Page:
Further, we heard more good news from some of our resellers, who had set up “Hot Copy” for their customers as part of standard backup disaster recovery prior to the storm.  By having a secondary copy of their customers’ data at a separate offsite location, they were confident that any data loss that might occur at a company’s network or main data center could quickly be restored to keep the business running.

With the incredible growth of digital data and the continued cost increases of energy, it makes sense for us to start taking distributed approaches more seriously, and take advantage of “smart grids” across our power and computing infrastructures.

Don’t Wait for a Hurricane to Think About Disaster Recovery

While a windy, rainy day like today is typical for Seattle this time of year, we have no idea what it’s like to be watching a massive hurricane hurtling toward you, as our friends and families on the East Coast are dealing with this weekend. The one fortunate aspect is people do have some time to prepare, and media everywhere is filled with advice and tips on how to get ready and ride out this massive storm. Much of this is targeted to home owners and personal safety, which is vital, but more could be advised to businesses.

Disaster Recovery for organizations is not new, but in the past 15 years this topic has taken increasing importance as we conduct more and more of our business with the help of computers and online systems. In the early to mid-2000’s, I was talking to companies about remote access of critical applications and data, so in the case of a local or regional disaster, employees could work from home or from wherever and still have the information they needed.  In the past few years, with SaaS applications, cloud computing and the amount of digital data growing quickly, we now have to worry about not only maintaining strong protection and access controls of our information but making sure we have the redundancy and failover in place in case of a disaster.

This is where the concept of distributed and decentralized approaches to IT architecture becomes interesting. It’s not hard to figure out that if all your systems and data are centralized in a single data center or network that you are at high risk of losing everything if there is an outage or disaster. Whereas, even if you have a warm secondary data center in a completely different region that you can failover to, your chances of keeping the business running is much higher.  This is one reason many companies are turning to infrastructure a service (IaaS) providers like Amazon Web Services, because these services can distribute your network infrastructure and stored data across multiple national or global data centers.  There is also a cost implication, as anyone who has planned and built out a secondary data center for DR knows the high cost of duplicating your network infrastructure in a second, physical data center.  The Oracle licenses alone nearly killed us.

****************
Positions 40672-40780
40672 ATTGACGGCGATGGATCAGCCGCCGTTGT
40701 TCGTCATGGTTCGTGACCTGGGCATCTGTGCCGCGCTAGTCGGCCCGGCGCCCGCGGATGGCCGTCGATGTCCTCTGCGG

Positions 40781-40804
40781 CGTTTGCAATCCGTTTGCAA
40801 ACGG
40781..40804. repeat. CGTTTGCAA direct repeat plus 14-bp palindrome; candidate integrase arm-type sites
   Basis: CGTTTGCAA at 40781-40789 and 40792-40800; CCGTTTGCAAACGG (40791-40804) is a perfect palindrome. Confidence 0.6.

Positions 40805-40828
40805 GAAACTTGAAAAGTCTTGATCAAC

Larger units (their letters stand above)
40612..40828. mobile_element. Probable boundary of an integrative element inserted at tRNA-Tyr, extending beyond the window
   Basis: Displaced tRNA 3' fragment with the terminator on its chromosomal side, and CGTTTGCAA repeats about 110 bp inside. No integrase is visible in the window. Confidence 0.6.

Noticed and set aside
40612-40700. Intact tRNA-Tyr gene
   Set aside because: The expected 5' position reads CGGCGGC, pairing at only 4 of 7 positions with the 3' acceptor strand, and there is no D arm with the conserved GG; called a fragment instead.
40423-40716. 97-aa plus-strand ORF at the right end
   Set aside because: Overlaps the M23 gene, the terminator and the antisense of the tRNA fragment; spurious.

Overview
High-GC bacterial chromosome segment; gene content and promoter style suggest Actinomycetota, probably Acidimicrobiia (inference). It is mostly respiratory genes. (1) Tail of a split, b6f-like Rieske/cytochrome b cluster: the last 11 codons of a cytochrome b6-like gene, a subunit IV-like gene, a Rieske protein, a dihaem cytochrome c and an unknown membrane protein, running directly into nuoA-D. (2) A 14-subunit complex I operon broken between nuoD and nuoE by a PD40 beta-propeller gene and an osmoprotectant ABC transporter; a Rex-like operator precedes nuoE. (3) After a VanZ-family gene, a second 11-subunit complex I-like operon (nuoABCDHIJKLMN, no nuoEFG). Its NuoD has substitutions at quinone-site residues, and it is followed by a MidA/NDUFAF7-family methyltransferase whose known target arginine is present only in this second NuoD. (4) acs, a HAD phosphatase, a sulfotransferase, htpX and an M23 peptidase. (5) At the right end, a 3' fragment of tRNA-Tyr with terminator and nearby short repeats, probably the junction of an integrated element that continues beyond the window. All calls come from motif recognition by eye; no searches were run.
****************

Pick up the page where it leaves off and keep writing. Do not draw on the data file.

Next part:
Distributed approaches reduce risk and increase resiliency.  An example of a distributed and decentralized approach is peer-to-peer architecture, where risk and cost is shared among the community.  For example, with Skype, you are not dependent on a single Internet Service Provider (ISP) for bandwidth but able to leverage bandwidth for Web-based calls and video across the peer-to-peer network.  With Symform, your data is backed up across the global network, or you could set up a hot copy of your folders in another on-premise location in an entirely different state or region or country. Compare this to most other cloud backup solutions, where your data is stored in a single, centralized data center.

If you have a small business on the East Coast, and you are watching the storm approach, and you’ve done nothing to make sure your data and systems are backed up, you are playing with fire.  There are many statistics showing that a large percentage of small companies that experience a catastrophic data loss never reopen their doors.  Losing your business should not be one of the results of this storm. Make sure your employees and your systems are safe.  And for those of you in a region not about to get hit by Hurricane Sandy, take this opportunity to evaluate your own DR prospects and put a plan together to protect your business from a disaster.  And remember that for many companies, a disaster could be as simple as a hard drive or server failure.